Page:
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Made In America: Prisoners As Non-Laborers Prison labor is consistently justified on the grounds that inmates are non-laborers learning

job skills and coping against prison idleness. There are several problems with these underlying justifications. First of all, the prison population is rising1 in the U.S., and the economy continues to implode. Secondly, prison workers are more than likely to be excluded from the Fair Labor Standards Act (FLSA)2 coverage and once released, ex-convicts suffer increased discrimination when they seek to obtain employment. Furthermore, the disproportionate consequences of the War on Drugs on communities of color and mandatory sentences schemes together guarantee this captive labor pool. Prison labor and slavery were similar in that the owners/masters reap the profits free of liability.3 Opposition by labor groups and mounting pressure from the Great Depression led Congress in the 1930s to pass the Ashurst-Summers Act4 ending the leasing of prisoners in America and banning the transportation of prison-made goods across inter-state commerce.5 The Act contained significant exceptions currently being used throughout most

Bureau of Justice Statistics, Correctional Populations in the United States (2009), http://bjs.ojp.usdoj.gov/content/pub/pdf/cpus09.pdf (last visited Apr. 30, 2011)(noting that correctional authorities supervised 7,225,800 offenders at year end this included adults on probation or parole and those in state or federal prisons and local jails).
2 3

Fair Labor Standards Act (FLSA), 29 U.S.C. 201 (1938).

See Stephen P. Garvey, Freeing Prisoners Labor, 50 Stan. L. Rev. 339, 357 (noting that the lease system of using prisoners for private employers on the outside may have been a source of greater abuse compared to slavery); see also Stephen Harnett, Prison, Labor, Slavery & Capitalism In Historical Perspective, available at http://www.historyisaweapon.com/defcon1/hisprislacap.html (last visited April 10, 2011) (linking the use of slavery and prison labor with the larger goals of capitalism tracing these exploitative conditions from colonization, postCivil War, up to its current corporate order).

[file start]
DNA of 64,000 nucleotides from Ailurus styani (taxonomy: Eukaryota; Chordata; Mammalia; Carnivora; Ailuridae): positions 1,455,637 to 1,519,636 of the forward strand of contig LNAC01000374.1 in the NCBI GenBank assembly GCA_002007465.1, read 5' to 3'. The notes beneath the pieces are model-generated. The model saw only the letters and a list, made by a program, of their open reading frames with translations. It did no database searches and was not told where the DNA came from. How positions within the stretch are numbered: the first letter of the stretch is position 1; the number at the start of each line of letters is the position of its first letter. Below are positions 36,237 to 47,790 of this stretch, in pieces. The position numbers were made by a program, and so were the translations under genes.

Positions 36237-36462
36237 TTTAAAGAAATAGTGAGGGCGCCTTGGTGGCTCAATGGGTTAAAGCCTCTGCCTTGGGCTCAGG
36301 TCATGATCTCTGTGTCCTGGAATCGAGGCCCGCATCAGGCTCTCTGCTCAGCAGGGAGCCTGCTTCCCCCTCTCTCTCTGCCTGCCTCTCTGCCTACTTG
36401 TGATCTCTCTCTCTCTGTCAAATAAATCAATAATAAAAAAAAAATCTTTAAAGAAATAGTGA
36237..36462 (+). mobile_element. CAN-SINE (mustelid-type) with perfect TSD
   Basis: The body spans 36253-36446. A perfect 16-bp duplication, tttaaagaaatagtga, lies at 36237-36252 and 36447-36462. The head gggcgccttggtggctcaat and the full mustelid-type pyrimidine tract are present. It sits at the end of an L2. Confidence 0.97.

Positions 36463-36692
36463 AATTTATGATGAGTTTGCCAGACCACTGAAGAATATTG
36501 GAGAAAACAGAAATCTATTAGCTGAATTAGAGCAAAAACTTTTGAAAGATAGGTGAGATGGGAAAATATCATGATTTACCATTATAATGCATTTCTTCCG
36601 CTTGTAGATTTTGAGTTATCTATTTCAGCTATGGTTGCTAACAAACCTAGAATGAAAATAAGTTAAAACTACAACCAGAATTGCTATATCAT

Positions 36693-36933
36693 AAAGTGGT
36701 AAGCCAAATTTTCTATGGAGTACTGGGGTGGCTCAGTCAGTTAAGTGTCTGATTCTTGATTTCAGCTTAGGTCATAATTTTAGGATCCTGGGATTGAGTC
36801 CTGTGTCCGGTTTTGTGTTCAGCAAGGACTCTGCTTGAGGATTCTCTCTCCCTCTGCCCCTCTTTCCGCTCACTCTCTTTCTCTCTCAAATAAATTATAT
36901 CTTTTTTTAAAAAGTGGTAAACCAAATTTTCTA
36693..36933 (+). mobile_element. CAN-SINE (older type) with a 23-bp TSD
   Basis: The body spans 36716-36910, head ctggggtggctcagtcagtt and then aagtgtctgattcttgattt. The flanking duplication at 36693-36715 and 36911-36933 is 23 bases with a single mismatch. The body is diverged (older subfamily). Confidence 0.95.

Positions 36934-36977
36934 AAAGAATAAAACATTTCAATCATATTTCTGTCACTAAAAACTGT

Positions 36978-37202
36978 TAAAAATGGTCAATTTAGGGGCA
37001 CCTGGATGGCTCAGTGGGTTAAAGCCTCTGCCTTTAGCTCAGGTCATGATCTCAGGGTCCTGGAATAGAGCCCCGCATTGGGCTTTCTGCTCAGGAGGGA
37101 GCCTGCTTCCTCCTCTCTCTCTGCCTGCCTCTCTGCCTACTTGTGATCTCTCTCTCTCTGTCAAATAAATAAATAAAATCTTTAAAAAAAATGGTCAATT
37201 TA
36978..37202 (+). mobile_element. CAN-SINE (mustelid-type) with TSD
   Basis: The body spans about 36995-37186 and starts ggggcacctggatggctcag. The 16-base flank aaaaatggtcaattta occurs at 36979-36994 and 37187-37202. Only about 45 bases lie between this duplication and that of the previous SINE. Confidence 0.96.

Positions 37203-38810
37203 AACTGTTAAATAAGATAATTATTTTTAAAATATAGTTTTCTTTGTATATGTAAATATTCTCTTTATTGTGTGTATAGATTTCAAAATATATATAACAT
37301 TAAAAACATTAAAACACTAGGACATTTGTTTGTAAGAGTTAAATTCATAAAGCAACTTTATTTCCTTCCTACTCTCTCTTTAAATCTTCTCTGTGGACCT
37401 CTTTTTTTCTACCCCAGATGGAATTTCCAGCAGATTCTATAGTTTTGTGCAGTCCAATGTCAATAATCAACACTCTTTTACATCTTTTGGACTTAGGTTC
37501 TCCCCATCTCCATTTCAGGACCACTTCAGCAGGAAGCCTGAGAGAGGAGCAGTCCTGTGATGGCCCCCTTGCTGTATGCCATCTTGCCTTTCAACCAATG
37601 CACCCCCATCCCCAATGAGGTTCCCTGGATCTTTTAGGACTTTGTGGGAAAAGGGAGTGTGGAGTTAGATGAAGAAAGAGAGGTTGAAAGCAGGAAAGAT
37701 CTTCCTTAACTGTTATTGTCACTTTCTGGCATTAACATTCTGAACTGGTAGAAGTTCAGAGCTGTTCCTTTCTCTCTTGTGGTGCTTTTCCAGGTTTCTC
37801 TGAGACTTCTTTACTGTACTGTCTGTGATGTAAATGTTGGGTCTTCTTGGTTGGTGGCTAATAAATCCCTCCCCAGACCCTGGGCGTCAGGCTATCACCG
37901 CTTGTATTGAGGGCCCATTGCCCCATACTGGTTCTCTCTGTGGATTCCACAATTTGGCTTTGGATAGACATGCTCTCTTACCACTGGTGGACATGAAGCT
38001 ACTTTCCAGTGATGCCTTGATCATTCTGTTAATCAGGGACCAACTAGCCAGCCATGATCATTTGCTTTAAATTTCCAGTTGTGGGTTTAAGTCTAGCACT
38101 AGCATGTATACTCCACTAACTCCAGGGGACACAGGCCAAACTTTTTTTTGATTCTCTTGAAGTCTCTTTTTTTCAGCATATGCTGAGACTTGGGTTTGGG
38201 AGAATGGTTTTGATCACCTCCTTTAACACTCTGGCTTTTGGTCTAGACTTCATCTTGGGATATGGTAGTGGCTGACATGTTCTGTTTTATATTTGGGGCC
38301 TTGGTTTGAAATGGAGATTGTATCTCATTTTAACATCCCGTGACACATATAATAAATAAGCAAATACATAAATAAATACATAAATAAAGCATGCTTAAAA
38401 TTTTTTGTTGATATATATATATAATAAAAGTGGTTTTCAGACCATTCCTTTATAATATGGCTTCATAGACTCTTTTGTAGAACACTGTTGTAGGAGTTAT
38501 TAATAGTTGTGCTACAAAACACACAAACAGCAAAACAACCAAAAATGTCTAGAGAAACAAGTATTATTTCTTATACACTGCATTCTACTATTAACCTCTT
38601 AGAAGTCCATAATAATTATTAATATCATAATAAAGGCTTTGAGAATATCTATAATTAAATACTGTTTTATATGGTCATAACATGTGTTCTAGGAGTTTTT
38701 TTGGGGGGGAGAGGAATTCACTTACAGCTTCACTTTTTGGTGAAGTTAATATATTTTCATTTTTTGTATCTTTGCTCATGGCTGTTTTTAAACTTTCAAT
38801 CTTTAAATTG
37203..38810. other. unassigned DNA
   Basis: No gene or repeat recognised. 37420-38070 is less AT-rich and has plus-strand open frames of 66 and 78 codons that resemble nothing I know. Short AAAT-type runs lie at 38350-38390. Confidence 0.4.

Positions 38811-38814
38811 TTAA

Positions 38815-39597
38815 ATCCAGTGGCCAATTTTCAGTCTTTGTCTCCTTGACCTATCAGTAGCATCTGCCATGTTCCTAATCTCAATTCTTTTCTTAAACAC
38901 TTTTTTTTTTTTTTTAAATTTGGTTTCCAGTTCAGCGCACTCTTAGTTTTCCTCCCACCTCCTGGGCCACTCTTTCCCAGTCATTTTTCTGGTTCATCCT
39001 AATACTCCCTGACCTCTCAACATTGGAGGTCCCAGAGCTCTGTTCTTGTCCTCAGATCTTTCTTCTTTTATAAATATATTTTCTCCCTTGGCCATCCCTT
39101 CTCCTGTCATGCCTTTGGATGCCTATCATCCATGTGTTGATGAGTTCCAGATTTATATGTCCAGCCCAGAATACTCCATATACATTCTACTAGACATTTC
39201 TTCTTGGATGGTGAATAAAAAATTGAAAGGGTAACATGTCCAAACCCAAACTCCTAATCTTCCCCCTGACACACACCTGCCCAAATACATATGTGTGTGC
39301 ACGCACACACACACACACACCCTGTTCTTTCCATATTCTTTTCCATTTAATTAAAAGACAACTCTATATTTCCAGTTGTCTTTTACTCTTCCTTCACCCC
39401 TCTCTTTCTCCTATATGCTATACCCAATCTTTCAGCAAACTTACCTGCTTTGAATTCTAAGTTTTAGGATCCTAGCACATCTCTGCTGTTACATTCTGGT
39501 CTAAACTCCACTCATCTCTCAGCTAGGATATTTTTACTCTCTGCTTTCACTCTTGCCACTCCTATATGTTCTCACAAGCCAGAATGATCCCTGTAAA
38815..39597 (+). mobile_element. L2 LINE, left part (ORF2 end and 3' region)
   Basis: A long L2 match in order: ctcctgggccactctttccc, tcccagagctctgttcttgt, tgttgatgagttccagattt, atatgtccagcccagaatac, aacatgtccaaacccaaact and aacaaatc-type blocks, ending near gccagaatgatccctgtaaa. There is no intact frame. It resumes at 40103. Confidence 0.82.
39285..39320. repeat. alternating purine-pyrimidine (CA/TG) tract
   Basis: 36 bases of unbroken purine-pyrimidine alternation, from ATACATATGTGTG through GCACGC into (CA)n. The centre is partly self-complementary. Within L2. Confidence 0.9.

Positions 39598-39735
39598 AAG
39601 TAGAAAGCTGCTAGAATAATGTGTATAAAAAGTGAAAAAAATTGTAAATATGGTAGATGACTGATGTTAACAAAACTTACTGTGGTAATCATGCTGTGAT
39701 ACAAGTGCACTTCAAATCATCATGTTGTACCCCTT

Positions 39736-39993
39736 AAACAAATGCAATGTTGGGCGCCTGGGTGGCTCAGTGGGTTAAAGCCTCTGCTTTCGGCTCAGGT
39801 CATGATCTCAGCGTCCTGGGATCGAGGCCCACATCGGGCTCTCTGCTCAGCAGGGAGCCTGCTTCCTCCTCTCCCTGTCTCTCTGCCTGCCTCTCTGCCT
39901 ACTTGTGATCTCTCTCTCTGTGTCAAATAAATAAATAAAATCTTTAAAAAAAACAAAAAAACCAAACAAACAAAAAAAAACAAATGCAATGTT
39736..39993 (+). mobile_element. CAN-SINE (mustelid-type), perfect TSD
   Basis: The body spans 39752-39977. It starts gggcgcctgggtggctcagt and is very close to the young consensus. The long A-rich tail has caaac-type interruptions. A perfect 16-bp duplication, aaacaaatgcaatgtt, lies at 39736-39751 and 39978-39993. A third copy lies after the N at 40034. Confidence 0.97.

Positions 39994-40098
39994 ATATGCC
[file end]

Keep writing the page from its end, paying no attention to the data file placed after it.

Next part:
Ashurst-Summers Act, 18 U.S.C. 1761-62 (1935)(setting fines or imprisonment of not more than two years on whoever knowingly transports prison-made goods, even from foreign countries, inside of interstate commerce).

See Garvey, supra note 1, at 358-359 (As labor unions began to grow and coalesce in the latter part of the nineteenth century, the pressure to end the leasing and contracting of prison labor intensified. By the mid- to late1930s, the problem would be solved, but the solution would leave behind a legacy of idleness.).

jurisdictions in the United States and the federal government, which continue manufacturing prison-made goods. 6 Specifically, that legislation authorized the transportation and manufacture of prison-made goods across interstate commerce by special arrangements between departments of corrections, private contractors and the government. The Federal Prison Industries (FPI)7 and the Prison Enhancement Certification (PIECP) program as the central authorities regulating the use of prison labor. 8 Both of these systems justify the use of prison labor on the grounds that prison labor effectively addresses the issues of idleness and incarceration and it provides inmates with skills that they can transfer to the outside once they are released. However, those goals are misplaced because a system benefitting from prison labor [read cheap labor] exploits prison workers when it fails to provide inmates with minimum wage and it creates an incentive for private contractors to seek out this silenced labor force. 9 FPI and PIECP rely on prison workers while simultaneously denying them FLSA coverage. This undermines the very provisions within those Acts that were meant to ensure that there is limited worker displacement on the outside economy. By not paying inmate workers